Diary of a British Scientist, Part 6: Jemima Gets a Job!


Well I have survived my first few weeks of a new job. Yes I finally got one and no I haven't turned into a puff of smoke after departing the lab!

Over the last few months I managed to secure a position as managing editor on one of the journals representing my discipline. This is a golden opportunity to use the science and contacts I have built up over the last few years to move gradually into publishing. I am viewing the transition from the lab to this position as the "perfect sideways step." Although I must admit that I have often felt that there has been nothing gradual about this transition! Possibilities of a vague career structure fill me with optimism and for the first time in about a decade (!) I can see that there will be plenty more doors open to me in the future.

My main responsibility is to the journal. I can keep an eye on "what's hot" in my discipline, which makes me feel very privileged. Hopefully I will still be able to keep abreast of the literature in other publications, but at this stage I am still trying to keep my head above water and have put that on my "to do" list. I am also looking after a magazine, which satisfies some of my writing yearnings, and so, all in all, the new job gives me the opportunity for experience in editing, writing, and commissioning. All sounds perfect really.

I am quickly getting the hang of encouraging scientists to delve into publicizing their science. I have learned that many are extremely willing to contribute, which makes my life easier. Of course I have also come up against many brick walls--ALREADY! However, I hope that even in the short while I have been here my "people skills" have improved vastly, not to mention my computer skills (although the typing still needs a bit of work!!).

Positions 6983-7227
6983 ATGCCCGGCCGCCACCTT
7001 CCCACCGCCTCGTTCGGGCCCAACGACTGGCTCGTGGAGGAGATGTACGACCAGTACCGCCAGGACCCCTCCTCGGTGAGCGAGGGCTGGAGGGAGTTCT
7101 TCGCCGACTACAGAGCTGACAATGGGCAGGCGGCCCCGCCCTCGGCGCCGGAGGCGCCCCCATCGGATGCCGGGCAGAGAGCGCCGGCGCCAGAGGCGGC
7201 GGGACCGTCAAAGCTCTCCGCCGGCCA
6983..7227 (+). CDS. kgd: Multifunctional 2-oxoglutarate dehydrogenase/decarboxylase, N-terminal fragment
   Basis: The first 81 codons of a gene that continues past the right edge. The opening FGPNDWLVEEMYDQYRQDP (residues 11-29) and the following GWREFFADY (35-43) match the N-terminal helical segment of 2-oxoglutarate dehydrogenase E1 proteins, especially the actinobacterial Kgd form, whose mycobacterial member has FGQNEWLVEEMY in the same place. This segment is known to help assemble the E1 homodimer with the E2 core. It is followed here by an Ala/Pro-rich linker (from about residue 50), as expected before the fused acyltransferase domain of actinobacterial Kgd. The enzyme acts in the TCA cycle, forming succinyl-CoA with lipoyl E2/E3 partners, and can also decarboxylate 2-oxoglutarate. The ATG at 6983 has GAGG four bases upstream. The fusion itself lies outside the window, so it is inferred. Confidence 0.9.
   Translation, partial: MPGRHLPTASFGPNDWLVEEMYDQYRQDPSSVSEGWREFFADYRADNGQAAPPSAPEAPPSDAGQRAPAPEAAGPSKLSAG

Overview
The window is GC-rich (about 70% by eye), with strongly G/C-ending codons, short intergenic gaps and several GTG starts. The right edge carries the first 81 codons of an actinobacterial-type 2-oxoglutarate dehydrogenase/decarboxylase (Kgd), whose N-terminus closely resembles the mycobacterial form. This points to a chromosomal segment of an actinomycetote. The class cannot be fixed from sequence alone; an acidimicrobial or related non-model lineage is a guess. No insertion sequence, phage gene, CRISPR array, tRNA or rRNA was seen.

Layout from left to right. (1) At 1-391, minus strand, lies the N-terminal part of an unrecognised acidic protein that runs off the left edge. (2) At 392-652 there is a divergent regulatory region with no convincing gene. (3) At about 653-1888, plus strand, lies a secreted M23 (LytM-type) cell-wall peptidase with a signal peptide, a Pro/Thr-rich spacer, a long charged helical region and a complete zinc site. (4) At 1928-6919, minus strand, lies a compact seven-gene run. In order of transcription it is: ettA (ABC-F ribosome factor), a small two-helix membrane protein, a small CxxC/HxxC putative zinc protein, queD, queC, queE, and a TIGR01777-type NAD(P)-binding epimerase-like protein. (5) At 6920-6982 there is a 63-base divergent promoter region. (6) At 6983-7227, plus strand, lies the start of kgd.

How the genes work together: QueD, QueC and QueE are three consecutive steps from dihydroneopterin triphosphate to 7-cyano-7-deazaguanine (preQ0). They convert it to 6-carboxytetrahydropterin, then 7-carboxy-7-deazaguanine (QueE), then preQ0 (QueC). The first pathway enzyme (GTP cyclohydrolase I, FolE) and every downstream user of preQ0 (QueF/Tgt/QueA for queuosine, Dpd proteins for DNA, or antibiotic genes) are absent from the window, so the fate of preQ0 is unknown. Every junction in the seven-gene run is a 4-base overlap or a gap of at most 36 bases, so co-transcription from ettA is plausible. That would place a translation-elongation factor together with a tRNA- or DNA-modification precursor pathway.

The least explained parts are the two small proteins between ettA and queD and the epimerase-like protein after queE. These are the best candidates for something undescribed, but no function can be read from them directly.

An added bonus is that I am working from an office that is heavily involved in public relations (PR) and public understanding of science issues in the biosciences. In fact I have already had to turn my hand to a few PR issues--having to deal with on-the-spot queries (about anything) over the telephone. I hope I will also get the chance to get out and about a bit, as I feel it is very important to maintain strong links with the scientific community and actually be able to put a face to a name.

Of course I miss the lab hugely. I never expected to, but I do. I have no cravings to set up any assays of ANY description but I really do miss the academic environment--lots of people from varied backgrounds dashing around. I now have to slot in to that world "virtually," and the many hours in front of a computer screen mean that, if I ever get any time, I will have to make an appointment to get my eyes tested! Also I can't deny that I miss "going to coffee" and having a good old gossip! This is not to say that I regret the move. Quite the contrary. Speaking with many others who have made similar transitions, I have yet to find anyone who is itching to get back to the bench--but I hope someone out there keeps the bench ticking over or else I'll be out of a job!

I have no doubt that in my new position many more exciting opportunities lie ahead of me this year. Now back to those manuscripts, letters, reminders, phone calls, deadlines, deadlines, deadlines. ...

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